Sunday, 26 October 2014

The Two Tarrants

In Death-Watch Steven Pacey plays both Tarrant and Tarrant's brother Deeta Tarrant. The wig he wears as Deeta allows us to tell which is which, but it is also a distraction away from the subtle but clever way in which he plays the two characters differently.

I have watched Death-Watch a few times now, so it is easy for me to forget that it is not obvious from the start that Deeta is Tarrant's brother - he could be Tarrant in disguise. It is not until Tarrant sees his brother on the main screen and confirms it to both the other characters and the audience that we know for sure.

Avon is wearing large shoulder pads today. Maybe because he thinks he is in a different kind of Deathwatch
or maybe it is just because of the 1980s.

Avon hasn't kiffed anyone since Sarcophagus (a whole three episodes ago!) so he pays a visit to Servalan while they are both in neutral territory and aren't allowed to kill each other.

This somewhat mirrors the situation in Aftermath when they last kiffed, even though a lot has happened in season 3 since then. Servalan doesn't try to persuade Avon to join her side, she just says:
"I don't think of you as an enemy, Avon. I think of you as a future friend."

And after he teleports away Servalan looks very happy. As you would if you had just had kiffs with Avon. Purr.

Playing an important role in this episode is Stewart Bevan as Max. He is called upon to give a lot of exposition so the Liberator crew, and us, can understand what is going on, but he is also the character who interacts most with Deeta and, through him, we get to see the similarities and differences between the two Tarrants.

The action centrepiece of Death-Watch is the duel between Deeta Tarrant and Vinni. It is filmed on location and excellently directed, walking the fine line between camp (because of the contrast between the fabulous, shiny costumes and the grimy, industrial location) and dramatic perfectly, culminating in the slow-motion shootout.

Deeta gives up his chance of winning easily to go for an honourable shootout, but in that situation the fact that Vinni is really an android means he has no chance so he loses.

There is then a poignant moment that makes good use of the sci-fi setup, as the dying Deeta's last words (thoughts) to his brother are being overheard by millions of mannys when they should have been private between the two of them.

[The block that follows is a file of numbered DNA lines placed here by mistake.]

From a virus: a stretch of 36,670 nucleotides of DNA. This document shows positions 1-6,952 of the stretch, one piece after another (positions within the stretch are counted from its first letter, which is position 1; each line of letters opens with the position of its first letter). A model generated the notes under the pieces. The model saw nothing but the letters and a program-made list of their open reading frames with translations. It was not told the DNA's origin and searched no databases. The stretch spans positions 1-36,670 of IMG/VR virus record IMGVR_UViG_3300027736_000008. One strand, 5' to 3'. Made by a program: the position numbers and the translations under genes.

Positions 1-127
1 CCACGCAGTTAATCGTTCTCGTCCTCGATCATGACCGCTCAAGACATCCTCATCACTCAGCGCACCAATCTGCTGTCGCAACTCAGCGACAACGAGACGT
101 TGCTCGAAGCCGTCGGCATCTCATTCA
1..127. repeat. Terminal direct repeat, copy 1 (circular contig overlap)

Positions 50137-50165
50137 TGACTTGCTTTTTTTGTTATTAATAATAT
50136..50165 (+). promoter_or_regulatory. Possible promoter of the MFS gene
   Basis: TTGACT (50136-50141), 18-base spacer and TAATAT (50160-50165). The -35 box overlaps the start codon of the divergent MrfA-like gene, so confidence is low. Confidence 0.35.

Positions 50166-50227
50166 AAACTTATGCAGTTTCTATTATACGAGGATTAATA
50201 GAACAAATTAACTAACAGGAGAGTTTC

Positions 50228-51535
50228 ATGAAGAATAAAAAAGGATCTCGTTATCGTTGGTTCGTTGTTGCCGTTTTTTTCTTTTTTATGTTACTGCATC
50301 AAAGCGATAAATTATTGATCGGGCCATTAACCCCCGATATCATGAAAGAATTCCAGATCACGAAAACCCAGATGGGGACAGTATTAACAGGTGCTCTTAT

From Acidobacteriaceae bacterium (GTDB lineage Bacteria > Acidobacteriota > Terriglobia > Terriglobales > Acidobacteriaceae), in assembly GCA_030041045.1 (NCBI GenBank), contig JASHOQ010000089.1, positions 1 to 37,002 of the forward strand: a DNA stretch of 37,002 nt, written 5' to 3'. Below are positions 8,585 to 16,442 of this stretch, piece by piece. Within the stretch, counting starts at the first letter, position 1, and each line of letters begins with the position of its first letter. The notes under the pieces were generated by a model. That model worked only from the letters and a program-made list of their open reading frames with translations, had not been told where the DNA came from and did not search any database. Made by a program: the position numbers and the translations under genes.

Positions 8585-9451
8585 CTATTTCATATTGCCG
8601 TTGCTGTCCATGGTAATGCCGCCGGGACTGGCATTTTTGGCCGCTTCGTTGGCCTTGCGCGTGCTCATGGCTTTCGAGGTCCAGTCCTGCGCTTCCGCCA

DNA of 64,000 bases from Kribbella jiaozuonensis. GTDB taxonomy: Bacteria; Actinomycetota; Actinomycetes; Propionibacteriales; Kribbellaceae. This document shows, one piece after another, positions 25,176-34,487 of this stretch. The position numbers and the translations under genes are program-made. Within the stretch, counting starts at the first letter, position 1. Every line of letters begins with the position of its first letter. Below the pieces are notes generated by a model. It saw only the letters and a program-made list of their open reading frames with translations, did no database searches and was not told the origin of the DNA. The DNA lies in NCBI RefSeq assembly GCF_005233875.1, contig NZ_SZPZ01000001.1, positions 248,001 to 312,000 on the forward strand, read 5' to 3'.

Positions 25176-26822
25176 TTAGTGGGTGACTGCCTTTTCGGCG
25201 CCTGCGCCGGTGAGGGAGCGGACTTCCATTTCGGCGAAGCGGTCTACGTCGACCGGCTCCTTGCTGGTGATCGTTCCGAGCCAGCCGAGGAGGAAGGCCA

While Vinni is a small part (and his name isn't exactly very dramatically appropriate, seeming oddly out of place in Blakes 7), his actor Mark Elliott makes good use of his scenes to convey that there is something not quite right about him - backed up by other characters' dialogue - before he is revealed to be an android.

Death-Watch belongs to Steven Pacey, with him playing both Tarrants really well; his best performance in Blakes 7 except for Powerplay. As Del Tarrant, his reaction to Deeta's death (not just having seen it, but felt and experienced it too thanks to the sci-fi death-watch device) is wonderfully underplayed, showing the grief in his face and in the simple line:
"He should have killed him when he had the chance. Deeta never was very practical."

But later we see that Tarrant can't just shoot Vinni in the back either.

The direction in this story really is very good overall, not just in the location scenes. Here we see Avon from Orac's point of view.

Avon smiles when he comes up with a plan to defeat Servalan. Purr.

Death-Watch is a very good episode. Written by Chris Boucher, he once again demonstrates that he understands the characters and the universe of Blakes 7 better than anybody, perhaps even Terry Nation.

As well as the good points I have already mentioned, there is also a subversion of Star Trek present here. Not just from the line
"Space, the final frontier... as it was once called."
but the Teal-Vandor war being fought by proxy champions is a variation on the computer-simulated war in the episode A Taste of Armageddon. That story is an allegory for the Cold War in which Captain Kirk interferes in the status quo between two planets, forcing them to either fight a real war or make a real peace. Here the crew of the Liberator leave the Teal/Vandor situation as it was before they arrived, only having stopped the Federation interference.

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